Radiation astronomy/Wavelength shifts

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Absorption lines in the visible spectrum of a supercluster of distant galaxies (right), are compared to absorption lines in the visible spectrum of the Sun (left). Arrows indicate redshift. Wavelength increases up towards the red and beyond (frequency decreases). Credit: Dr. Schorsch and Kes47.

"Ideally all intrinsic colours should be found from unreddened stars. This is possible for dwarf and giant stars later than about A0 (Johnson, 1964) ... However, it cannot be used for stars of other spectral classes since they are all relatively infrequent in space, and generally reddened."[1]

Redshift happens when light seen coming from an object that is moving away is proportionally increased in wavelength, or shifted to the red end of the visible spectrum. More generally, where an observer detects electromagnetic radiation outside the visible spectrum, "redder" amounts to a technical shorthand for "increase in electromagnetic wavelength" — which also implies lower frequency and photon energy in accord with, respectively, the wave and quantum theories of light. Redshifts are attributable to the Doppler effect, familiar in the changes in the apparent pitches of sirens and frequency of the sound waves emitted by speeding vehicles; an observed redshift due to the Doppler effect occurs whenever a light source moves away from an observer.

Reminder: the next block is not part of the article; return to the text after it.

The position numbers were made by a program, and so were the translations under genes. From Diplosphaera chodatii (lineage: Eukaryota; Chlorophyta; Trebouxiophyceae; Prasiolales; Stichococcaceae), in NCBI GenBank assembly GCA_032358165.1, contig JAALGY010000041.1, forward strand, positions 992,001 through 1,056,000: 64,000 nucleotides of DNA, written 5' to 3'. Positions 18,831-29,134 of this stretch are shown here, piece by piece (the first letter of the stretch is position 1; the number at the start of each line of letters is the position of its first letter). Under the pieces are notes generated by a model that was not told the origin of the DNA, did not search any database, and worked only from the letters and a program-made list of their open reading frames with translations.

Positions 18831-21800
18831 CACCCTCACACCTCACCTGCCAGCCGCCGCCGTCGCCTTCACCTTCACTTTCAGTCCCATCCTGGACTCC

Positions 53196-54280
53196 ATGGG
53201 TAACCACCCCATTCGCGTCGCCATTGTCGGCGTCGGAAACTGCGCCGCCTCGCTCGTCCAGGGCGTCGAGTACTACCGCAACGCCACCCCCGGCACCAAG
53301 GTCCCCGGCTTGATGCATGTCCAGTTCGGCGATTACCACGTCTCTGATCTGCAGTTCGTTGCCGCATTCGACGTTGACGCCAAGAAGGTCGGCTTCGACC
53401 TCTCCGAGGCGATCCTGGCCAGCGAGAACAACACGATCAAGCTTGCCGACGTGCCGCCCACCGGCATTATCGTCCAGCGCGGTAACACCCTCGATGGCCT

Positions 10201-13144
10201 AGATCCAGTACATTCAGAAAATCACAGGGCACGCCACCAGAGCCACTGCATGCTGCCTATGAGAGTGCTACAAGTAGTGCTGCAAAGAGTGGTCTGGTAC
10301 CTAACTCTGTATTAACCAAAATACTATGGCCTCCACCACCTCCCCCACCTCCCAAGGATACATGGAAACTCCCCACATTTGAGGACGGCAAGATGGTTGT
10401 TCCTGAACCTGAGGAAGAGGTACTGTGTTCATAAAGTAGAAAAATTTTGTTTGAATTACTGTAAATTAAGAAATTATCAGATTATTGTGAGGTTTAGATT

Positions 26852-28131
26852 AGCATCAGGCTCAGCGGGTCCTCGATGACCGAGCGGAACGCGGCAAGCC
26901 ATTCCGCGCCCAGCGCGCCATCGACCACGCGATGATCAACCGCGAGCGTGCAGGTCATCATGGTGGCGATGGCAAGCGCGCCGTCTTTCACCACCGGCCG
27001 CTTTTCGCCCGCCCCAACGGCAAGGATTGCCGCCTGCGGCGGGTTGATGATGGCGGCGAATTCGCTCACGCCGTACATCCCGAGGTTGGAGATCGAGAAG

Cosmological redshifts[edit | edit source]

Cosmological redshift is seen due to the expansion of the universe, and sufficiently distant light sources (generally more than a few million light years away) show redshift corresponding to the rate of increase of their distance from Earth.

Gravitational redshifts[edit | edit source]

Gravitational redshifts are a relativistic effect observed in electromagnetic radiation moving out of gravitational fields.

Blue shifts[edit | edit source]

A decrease in wavelength is called blueshift and is generally seen when a light-emitting object moves toward an observer or when electromagnetic radiation moves into a gravitational field.

Hypotheses[edit | edit source]

  1. The use of satellites should provide ten times the information as sounding rockets or balloons.

A control group for a radiation satellite would contain

  1. a radiation astronomy telescope,
  2. a two-way communication system,
  3. a positional locator,
  4. an orientation propulsion system, and
  5. power supplies and energy sources for all components.

A control group for radiation astronomy satellites may include an ideal or rigorously stable orbit so that the satellite observes the radiation at or to a much higher resolution than an Earth-based ground-level observatory is capable of.

See also[edit | edit source]

References[edit | edit source]

  1. M. Pim FitzGerald (February 1970). "The Intrinsic Colours of Stars and Two-Colour Reddening Lines". Astronomy and Astrophysics 4 (2): 234-43. 

External links[edit | edit source]

{{Radiation astronomy resources}}{{Repellor vehicle}}